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University of Toronto Archives and Records Management Services Subseries
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Development of the questionnaire

This subseries contains records documenting the development of Ms. Heaton's questionnaire and includes correspondence, research proposals, in addition to draft and final copies of the survey.


Sub-series consists of general records relating to research for the Bible project. Records include correspondence, grant records, notebooks, articles by Brieger and others, and other research materials. The last file in the series consists of samples of the cards that were created for the project, which include photographs of illustrations. These cards have been retained only as a sample, in order to demonstrate the project’s methodology. The remainder of the cards are still with Dr. Paul. One oversized folder contains a large chart, that indexes features of each Bible edition.

The Sources of Increased Efficiency: A Study of DuPont Rayon Plants

The Sources of Increased Efficiency: A Study of DuPont Rayon Plants, originally Hollander’s Ph.D. thesis, was a microeconomic study of technological change. In his memoirs “It’s an Ill Wind…”, he remarks that he was advised by his supervisor Fritz Machlup “to undertake one of the forty-odd studies he had listed; and not being interested in any of them, I selected the first: Investment and Innovation. It proved to be an inspired choice.” In 1965, the thesis was published with few revisions by MIT press. Reviews of the
period reveal that Hollander’s propensity for detailed research and analytical thought, which would define many of his later projects, was evident in this, his earliest work.

Included in this series is the final typescript of the final thesis, detailed proposal for research, drafts of chapters, corrections and revisions, notebooks and loose research notes and a bibliographic card index. There is also correspondence relating to the gathering of research, mainly with officials of DuPont.


Canada (including the Canadian Institute of International Affairs, the Canadian Institute of International Affairs, the constitution, federal-provincial relations, nationalism, Ontario Advisory Committee on Confederation and regionalism)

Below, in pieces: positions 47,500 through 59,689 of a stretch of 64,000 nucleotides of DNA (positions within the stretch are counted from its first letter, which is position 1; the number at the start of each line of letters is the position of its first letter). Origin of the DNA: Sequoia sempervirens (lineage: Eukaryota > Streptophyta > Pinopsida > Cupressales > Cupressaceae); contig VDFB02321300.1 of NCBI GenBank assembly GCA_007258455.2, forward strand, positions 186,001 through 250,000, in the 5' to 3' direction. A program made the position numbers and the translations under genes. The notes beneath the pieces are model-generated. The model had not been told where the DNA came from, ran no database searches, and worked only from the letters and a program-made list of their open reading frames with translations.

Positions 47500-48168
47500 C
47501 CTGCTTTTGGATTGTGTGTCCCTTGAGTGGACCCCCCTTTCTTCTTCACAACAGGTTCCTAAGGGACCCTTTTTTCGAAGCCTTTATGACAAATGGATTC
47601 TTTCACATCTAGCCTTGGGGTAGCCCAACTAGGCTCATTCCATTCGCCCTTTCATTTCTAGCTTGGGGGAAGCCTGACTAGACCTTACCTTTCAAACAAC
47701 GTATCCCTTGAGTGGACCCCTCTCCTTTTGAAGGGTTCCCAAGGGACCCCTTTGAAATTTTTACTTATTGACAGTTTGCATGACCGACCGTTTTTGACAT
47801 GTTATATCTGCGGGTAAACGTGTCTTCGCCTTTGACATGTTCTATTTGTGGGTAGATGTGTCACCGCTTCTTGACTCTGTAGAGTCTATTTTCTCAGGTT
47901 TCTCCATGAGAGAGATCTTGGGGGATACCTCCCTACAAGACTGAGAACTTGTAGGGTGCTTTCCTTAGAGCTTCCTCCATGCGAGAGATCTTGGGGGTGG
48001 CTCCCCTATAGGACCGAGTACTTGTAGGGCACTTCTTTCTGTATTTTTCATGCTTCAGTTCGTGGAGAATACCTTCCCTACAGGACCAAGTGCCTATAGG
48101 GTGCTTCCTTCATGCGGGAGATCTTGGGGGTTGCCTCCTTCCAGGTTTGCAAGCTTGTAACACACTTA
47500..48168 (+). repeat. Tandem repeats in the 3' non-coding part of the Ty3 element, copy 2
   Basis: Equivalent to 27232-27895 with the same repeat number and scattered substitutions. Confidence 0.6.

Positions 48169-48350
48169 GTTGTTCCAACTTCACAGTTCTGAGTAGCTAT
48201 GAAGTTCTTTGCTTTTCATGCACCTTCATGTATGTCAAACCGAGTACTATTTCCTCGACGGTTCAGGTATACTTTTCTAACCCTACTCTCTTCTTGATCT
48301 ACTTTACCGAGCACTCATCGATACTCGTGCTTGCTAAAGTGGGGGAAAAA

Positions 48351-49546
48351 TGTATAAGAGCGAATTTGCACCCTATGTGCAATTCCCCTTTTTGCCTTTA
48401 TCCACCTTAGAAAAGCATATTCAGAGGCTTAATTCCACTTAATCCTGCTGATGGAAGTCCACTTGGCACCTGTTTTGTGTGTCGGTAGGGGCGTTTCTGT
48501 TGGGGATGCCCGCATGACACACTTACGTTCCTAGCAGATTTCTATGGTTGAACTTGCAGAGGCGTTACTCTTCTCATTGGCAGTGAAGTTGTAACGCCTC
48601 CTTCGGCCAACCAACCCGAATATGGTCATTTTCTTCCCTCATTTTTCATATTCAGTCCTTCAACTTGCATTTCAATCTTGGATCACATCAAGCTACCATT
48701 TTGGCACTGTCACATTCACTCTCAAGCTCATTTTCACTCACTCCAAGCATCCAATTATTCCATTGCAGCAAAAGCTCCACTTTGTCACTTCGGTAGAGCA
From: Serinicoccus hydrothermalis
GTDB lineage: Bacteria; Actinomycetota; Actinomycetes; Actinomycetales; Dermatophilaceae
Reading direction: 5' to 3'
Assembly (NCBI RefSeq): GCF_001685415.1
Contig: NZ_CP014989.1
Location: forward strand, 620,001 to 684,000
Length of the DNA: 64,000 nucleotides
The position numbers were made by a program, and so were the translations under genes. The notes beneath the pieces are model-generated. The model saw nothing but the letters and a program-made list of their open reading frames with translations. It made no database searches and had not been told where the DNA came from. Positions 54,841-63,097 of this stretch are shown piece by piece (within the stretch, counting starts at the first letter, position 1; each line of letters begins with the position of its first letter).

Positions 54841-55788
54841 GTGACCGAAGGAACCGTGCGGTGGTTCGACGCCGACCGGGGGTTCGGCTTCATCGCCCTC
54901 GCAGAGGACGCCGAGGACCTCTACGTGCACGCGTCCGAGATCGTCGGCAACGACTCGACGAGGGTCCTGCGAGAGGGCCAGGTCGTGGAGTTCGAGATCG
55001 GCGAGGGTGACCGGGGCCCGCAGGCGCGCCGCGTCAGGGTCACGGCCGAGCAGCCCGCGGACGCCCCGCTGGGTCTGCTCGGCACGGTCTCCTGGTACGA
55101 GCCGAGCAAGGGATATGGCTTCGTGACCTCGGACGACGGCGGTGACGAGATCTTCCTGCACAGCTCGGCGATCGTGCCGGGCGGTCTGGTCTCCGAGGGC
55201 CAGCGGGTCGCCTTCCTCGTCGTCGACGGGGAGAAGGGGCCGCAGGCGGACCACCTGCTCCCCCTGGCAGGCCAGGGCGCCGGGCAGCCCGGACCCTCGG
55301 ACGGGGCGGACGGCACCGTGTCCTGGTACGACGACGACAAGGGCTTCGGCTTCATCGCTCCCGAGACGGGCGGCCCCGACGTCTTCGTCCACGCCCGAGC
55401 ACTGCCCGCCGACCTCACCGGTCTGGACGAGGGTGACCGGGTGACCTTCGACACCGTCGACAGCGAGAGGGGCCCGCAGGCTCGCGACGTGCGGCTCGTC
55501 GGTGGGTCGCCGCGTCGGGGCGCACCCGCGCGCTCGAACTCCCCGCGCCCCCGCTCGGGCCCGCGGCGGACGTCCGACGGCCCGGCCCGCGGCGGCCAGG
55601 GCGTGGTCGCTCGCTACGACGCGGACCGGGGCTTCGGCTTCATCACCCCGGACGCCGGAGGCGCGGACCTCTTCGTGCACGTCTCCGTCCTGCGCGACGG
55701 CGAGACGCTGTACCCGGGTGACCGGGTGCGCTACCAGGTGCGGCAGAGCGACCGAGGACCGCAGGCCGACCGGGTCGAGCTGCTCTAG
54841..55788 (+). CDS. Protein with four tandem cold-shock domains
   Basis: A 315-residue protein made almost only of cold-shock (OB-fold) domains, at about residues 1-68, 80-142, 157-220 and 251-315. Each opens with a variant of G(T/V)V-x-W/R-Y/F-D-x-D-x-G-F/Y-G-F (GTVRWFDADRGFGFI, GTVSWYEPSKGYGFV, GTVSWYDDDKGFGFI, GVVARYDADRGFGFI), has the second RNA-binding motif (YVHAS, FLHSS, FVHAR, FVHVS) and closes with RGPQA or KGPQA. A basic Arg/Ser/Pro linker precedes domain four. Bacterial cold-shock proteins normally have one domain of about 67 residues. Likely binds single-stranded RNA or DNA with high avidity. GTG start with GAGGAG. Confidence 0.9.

Course files

This series documents the courses taught by Prof. Nelson in the Department of History. Documents include course outlines, seminar topics, essay topics, exam questions, lecture schedules and reading lists. Less common are statistics on course attendance, discussions on curriculum and course development.

The main courses that Prof. Nelson taught were:

Hist 1620 The First World War: Origins, Course, Consequence
Hist 344 International Relations
Hist 443Peacemakers and Peacemaking: The Quest for Peace 1814, 1919, 1945.

Subject files

This subseries consists of files relating to activities of particular interest to Prof. McNaught during his tenure as professor in the Department of History (1965-1984), and his continuing interest in the faculty’s professional association after his retirement. Included among this small group are files relating to the Faculty Committee on Vietnam (1967-1969), University League for Social Reform (1964-1966), applications for an unfilled one year appointment in American History (1969-1972), and two files on the University of Toronto Faculty Association (1995-1997).

Law School: Student, Professor, and Dean

The four boxes in this sub-series contain documents relating to my experience as a student, my four years at Osgoode Hall Law School, and my time as a law teacher and dean at the University of Toronto Law School.